Dangerously Low


Since getting an insulin pump a few months ago, I’ve been very proud of my blood sugar control.  My A1c is down (I’m actually going to get my quarterly blood work done tomorrow) and I’ve had very few highs and very few lows (about one low a month compared to a few a week before pumping). The lows I’ve been having on the pump really aren’t that low, usually in the low 60’s or high 50’s.
All this was true until yesterday when I had a low that totally knocked me out.  Take that literally.

This low came with no warning signs and I didn’t make any big mistakes that could have led to it, at least none I can recall. I ran 11 miles in the morning, took the kids to school and got ready to go to a 10:00 a.m. doctor’s appointment.  I had to go see a surgeon about some serious pain I’ve been having in my lower stomach muscles since the race when I broke my 10K record.  Since I didn’t have a chance to eat before leaving for my appointment I grabbed an apple and bloused for 25grams of carb (the correct amount according to Nutrition Data).

I was a little nervous on the way to the clinic. I was scared the surgeon would tell me I needed surgery (they often do) of some kind that would put me out of commission for at least 4-6 weeks and make me miss my upcoming marathon (Jan. 12th).  But after a short examination the surgeon told me my problem is only a pulled muscle.  He ordered 10 days of rest, meaning no running. I was very relieved that all I have is a pulled muscle, but not at all happy about the idea of not running for 10 days.  As I walked home (a 20 minute walk), I talked to my coach and told him the good news. He told me that I should definitely rest, but rather than not running at all for 10 days, I should run an hour every other day at a really easy pace.

I was in a good mood and enjoying the walk, but as I got closer to home I started feeling a little woozy. Although I had my glucose meter with me I didn’t stop to check my blood sugar until I was home.   It was 47 and I could feel it was dropping fast.   It was like going from a little woozy feeling that could be anything to feeling like I was about to completely collapse.  I grabbed a banana from the counter.  Then I positioned myself in front of the open refrigerator, holding the door for balance and grabbed a tangerine. I also had a spoonful of peanut butter, not really carby, and probably a stupid thing to eat since it’s full of fat which slows the glucose absorption,  but I was a little out of control. I ate a few more things but I can’t really recall what they were.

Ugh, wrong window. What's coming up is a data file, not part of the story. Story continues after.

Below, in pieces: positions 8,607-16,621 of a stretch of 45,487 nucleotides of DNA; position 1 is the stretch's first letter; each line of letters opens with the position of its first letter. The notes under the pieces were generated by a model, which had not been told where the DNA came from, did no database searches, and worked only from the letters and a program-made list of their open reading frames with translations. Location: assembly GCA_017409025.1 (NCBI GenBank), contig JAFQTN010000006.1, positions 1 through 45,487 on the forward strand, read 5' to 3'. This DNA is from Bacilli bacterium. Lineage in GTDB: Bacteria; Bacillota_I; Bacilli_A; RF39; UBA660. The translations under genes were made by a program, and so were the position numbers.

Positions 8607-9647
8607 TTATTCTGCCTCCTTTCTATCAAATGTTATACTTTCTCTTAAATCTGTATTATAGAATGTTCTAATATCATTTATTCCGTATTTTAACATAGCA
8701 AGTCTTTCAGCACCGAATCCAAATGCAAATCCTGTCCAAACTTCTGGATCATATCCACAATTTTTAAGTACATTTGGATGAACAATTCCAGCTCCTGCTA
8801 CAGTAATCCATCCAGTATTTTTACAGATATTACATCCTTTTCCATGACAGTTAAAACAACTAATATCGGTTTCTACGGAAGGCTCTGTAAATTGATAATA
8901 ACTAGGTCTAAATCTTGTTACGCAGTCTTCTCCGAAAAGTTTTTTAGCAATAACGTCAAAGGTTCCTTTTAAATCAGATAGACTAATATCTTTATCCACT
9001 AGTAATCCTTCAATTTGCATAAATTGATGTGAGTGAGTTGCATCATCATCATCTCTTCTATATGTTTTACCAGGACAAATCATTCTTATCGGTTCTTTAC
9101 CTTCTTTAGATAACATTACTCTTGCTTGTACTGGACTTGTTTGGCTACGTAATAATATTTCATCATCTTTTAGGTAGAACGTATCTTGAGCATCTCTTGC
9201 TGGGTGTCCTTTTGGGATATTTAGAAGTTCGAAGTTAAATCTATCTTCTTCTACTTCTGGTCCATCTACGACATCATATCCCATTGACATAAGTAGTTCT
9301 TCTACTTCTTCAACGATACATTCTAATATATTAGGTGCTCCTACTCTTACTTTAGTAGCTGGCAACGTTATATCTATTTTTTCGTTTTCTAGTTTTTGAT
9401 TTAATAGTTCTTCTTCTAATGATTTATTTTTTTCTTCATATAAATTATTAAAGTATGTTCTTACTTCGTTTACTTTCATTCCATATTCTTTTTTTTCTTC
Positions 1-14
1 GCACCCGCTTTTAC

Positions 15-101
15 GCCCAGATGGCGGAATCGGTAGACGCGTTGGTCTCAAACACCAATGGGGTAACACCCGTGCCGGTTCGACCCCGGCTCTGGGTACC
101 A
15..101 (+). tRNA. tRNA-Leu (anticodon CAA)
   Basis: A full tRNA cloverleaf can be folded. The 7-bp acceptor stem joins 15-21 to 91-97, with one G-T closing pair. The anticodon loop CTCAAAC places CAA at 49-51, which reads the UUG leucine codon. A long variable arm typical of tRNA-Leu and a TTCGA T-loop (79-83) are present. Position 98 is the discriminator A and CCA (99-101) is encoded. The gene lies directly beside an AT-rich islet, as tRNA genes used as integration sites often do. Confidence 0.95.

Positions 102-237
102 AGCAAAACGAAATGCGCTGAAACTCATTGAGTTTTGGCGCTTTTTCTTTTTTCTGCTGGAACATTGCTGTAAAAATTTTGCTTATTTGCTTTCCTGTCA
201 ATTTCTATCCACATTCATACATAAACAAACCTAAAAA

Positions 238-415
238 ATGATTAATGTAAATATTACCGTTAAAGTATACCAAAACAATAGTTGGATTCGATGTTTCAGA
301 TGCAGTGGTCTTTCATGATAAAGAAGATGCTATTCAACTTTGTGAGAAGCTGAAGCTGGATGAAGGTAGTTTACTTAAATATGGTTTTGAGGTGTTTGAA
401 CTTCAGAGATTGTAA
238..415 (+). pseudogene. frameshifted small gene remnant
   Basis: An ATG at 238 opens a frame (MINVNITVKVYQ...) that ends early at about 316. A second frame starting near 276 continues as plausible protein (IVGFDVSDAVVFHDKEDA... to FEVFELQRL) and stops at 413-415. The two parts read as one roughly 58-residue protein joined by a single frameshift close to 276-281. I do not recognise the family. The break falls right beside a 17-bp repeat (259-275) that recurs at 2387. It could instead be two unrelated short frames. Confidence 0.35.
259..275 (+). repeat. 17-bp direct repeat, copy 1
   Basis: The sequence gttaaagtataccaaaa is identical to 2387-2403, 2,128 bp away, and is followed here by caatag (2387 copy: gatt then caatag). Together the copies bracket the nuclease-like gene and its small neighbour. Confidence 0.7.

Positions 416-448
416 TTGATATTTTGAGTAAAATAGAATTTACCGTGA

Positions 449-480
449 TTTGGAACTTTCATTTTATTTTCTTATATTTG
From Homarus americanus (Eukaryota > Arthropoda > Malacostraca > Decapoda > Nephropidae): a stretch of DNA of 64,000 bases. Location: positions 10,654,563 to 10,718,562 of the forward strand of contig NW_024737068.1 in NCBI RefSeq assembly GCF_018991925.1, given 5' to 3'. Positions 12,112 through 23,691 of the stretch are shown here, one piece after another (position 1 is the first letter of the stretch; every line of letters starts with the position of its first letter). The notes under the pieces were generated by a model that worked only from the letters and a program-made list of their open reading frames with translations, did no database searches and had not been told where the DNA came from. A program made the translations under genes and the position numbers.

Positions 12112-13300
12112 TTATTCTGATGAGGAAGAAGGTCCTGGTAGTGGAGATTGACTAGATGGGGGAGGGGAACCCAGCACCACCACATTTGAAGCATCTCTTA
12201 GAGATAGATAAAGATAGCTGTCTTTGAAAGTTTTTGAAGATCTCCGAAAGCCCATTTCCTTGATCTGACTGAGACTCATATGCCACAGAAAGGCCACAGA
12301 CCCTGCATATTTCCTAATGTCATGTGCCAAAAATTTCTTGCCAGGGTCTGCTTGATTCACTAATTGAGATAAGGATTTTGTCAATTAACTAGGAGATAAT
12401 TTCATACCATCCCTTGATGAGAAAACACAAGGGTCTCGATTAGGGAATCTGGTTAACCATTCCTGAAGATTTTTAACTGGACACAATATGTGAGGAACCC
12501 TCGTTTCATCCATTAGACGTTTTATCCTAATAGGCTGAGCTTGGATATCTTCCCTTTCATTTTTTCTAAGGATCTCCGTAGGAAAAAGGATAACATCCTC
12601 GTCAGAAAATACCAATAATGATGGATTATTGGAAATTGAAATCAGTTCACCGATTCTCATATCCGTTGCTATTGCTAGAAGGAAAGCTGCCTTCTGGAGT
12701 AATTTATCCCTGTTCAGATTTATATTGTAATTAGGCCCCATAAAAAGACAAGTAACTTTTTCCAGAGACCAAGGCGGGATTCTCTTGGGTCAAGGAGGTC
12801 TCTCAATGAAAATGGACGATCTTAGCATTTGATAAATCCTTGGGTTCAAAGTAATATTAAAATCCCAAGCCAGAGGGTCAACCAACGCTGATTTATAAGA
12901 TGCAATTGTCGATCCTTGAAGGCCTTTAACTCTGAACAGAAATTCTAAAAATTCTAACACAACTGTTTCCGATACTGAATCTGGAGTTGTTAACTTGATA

By the time my binge was done I was dripping in sweat.   Soaked. I felt terrible. This hypoglycemia was worse than others.  It felt completely violent, as if something was attacking me.  I was so weak, dizzy, and completely depleted.

I sat down in front of my computer and tried to work.  I was getting ready to publish Catherine Price’s essay, but I kept falling asleep.  My eyes just closed.  I fell forward and hit my head on the computer screen.  I guess I passed out for a few minutes.  When I woke up there was strange text in the middle of Catherine’s essay, as if one of the cats had been standing on the keyboard.  But it was me, not a cat.  At some point I got myself to the couch and checked my blood sugar to make sure it wasn’t low again (it was 136).  Without taking off my shoes I lay down there and fell asleep for a few minutes.   I had to get up to pick up the kids from school.  As I walked to get them, I still felt dizzy and shaky.  I got through the rest of the day, feeling weak but normal-ish, and I was very happy when I finally got into bed and the day was actually over.  I really couldn’t keep my eyes open.  I was already under the covers when Jess started bothering me about my blood sugar.  “It’s 85,” I mumbled in my sleep.

“You’re not going to sleep at 85,” Jess said.